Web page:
The Winter 2022 issue of Gravy culminates a year’s explorations of natural, built, and imagined environments. Essays, verse, and recipes consider the spaces we inhabit and how we move through them, and the ways in which they may nourish and deprive. Read More
The Winter 2022 issue of Gravy culminates a year’s explorations of natural, built, and imagined environments. Essays, verse, and recipes consider the spaces we inhabit and how we move through them, and the ways in which they may nourish and deprive. These reflections begin along the Texas Gulf Coast, where journalist Kayla Stewart brings us on board a boat helmed by the only Black commercial fisherman in the region, asking questions about access and equity. Scholar and organizer John Simpkins considers the failures and potentials of Southern cities. On an urban farm in Memphis, writer Faron Levesque reveals glimpses of a city and community often unseen. Meanwhile, sociologist and writer Brian Foster centers movement, flux, and transformation, following bodies from a grandmother’s rural kitchen to a metropolitan dance studio. Oral historian Annemarie Anderson takes us behind the scenes of a COVID-19 project, and filmmaker Zaire Love to an equine film shoot with chef and activist Bill Smith. Poetry from Aimee Nezhukumatathil and Marlanda Dekine speak to place and identity. Finally, bartenders and chefs share recipes from the 2021 Fall Southern Foodways Symposium to sustain us in the new year.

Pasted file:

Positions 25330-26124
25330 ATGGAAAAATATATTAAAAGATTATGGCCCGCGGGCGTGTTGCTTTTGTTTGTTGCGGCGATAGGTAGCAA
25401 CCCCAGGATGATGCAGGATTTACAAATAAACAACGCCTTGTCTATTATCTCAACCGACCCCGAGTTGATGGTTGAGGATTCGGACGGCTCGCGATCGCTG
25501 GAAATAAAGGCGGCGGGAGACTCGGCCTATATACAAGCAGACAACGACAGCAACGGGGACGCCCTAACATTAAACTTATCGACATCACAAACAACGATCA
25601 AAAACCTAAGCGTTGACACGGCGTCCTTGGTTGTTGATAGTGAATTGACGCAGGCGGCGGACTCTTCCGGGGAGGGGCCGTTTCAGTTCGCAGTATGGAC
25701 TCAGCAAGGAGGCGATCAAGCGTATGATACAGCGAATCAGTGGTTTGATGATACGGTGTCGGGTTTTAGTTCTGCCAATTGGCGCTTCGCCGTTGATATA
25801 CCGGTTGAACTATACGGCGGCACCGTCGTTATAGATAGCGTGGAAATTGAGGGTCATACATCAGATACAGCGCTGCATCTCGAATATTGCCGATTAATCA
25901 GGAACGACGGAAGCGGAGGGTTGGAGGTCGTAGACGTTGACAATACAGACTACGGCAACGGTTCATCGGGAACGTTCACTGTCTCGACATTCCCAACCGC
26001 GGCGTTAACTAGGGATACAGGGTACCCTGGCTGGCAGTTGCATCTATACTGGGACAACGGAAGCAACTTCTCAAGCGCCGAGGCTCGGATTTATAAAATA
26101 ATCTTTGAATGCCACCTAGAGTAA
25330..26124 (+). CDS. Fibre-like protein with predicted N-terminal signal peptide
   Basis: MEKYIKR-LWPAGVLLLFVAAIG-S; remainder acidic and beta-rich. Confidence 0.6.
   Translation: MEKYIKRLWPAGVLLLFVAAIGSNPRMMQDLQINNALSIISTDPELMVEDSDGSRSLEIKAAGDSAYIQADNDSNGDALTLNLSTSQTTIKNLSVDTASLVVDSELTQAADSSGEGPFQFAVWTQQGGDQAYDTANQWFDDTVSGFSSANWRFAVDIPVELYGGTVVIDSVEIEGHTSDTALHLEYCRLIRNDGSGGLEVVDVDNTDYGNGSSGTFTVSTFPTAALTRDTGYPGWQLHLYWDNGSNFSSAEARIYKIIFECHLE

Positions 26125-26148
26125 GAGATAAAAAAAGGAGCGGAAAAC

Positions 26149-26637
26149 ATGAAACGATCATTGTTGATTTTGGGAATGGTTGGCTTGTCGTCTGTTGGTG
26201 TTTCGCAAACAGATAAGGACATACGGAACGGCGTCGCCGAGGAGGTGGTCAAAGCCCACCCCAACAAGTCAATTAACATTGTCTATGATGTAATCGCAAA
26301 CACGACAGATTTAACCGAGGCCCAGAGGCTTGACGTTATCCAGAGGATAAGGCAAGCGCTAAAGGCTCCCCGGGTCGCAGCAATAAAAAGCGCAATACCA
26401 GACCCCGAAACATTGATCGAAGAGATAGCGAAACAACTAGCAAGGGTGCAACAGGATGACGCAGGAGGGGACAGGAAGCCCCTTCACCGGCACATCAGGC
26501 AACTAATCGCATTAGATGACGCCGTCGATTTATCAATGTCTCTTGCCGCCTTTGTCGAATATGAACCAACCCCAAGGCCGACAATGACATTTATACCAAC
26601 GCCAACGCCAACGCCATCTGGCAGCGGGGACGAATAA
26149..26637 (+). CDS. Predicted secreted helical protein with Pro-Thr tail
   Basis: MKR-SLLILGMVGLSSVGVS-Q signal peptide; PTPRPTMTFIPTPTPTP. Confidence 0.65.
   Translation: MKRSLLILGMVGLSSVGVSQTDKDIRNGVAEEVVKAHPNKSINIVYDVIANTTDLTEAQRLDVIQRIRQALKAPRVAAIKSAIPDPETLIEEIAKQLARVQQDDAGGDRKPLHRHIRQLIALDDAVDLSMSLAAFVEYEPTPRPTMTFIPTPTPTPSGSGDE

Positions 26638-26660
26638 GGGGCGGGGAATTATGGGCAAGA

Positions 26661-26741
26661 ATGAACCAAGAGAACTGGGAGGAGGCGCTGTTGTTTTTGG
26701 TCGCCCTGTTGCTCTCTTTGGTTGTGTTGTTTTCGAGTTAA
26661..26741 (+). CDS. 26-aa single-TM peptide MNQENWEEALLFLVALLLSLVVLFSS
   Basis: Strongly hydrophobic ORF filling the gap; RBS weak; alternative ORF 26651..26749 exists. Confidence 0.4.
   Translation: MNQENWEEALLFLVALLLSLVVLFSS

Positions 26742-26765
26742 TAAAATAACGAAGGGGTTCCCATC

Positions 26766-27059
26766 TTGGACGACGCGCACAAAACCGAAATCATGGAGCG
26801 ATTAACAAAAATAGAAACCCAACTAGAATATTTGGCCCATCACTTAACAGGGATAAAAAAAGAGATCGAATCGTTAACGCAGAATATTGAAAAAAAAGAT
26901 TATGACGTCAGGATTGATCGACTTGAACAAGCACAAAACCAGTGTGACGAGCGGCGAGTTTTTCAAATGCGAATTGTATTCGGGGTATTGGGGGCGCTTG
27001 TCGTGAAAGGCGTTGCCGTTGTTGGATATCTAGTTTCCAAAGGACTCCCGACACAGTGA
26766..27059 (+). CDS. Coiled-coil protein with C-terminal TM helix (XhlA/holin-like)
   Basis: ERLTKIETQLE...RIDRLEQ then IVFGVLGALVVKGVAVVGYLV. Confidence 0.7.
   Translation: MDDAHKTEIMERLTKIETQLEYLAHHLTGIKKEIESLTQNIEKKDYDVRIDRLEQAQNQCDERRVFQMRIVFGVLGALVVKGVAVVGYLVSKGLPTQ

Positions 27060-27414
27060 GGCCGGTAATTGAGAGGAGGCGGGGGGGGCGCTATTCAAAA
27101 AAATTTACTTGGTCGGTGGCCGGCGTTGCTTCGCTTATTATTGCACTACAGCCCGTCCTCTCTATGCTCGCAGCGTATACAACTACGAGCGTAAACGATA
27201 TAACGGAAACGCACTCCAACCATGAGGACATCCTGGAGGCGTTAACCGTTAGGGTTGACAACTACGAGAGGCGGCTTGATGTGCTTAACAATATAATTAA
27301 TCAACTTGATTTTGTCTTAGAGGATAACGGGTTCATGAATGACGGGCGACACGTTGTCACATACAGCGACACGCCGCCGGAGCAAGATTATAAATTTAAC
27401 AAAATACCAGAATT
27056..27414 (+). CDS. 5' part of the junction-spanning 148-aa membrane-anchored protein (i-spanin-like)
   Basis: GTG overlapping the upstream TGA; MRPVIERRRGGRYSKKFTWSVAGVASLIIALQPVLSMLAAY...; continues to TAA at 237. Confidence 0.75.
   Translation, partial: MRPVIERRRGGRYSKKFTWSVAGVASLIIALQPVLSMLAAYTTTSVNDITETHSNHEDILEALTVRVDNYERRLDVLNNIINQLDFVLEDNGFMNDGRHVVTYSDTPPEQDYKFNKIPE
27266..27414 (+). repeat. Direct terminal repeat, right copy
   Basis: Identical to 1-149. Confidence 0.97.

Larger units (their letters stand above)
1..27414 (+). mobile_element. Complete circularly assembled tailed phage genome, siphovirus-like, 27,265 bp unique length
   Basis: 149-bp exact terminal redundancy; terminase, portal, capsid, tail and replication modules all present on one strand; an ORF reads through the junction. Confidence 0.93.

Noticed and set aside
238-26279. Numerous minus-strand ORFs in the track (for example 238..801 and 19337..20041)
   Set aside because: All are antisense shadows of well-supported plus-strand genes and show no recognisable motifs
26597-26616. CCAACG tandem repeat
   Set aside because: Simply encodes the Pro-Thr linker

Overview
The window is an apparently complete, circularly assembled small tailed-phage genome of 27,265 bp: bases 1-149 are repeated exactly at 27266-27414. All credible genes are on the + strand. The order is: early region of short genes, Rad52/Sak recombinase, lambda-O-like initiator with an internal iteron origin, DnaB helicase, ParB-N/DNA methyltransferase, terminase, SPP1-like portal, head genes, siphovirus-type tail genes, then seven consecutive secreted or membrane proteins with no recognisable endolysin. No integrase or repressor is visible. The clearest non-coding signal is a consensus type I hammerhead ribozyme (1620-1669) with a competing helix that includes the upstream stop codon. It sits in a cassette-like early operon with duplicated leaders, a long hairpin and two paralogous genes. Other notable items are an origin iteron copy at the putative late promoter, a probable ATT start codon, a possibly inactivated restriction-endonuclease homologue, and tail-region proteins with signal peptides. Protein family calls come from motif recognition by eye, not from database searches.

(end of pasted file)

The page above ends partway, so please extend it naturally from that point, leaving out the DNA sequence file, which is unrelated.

This issue of Gravy is the first in it's new larger trim size of 7.5x10.5.
Editor's Note, Sara Camp Milam
SFA MVPs (Most Visited Places)
Good Ol' Chico, Gustavo Arellano
COVID Oral History Project, Annemarie Anderson
Radical Provisioning and Queer Placemaking in Memphis, Faron Levesque
We Dance, B. Brian Foster
Enough for the City?, John Simpkins
Halo-Halo in Memphis (poetry), Aimee Nezhukumatathil
Captain Fred and the Power of Water, Kayla Stewart
Behind the Scenes with Bill Smith, Zaire Love
Poetry, Marlanda Dekine
Recipes, Erin Ashford, Vishwesh Bhatt, Caitlin Schumacher, and more
Last Course, Jai Williams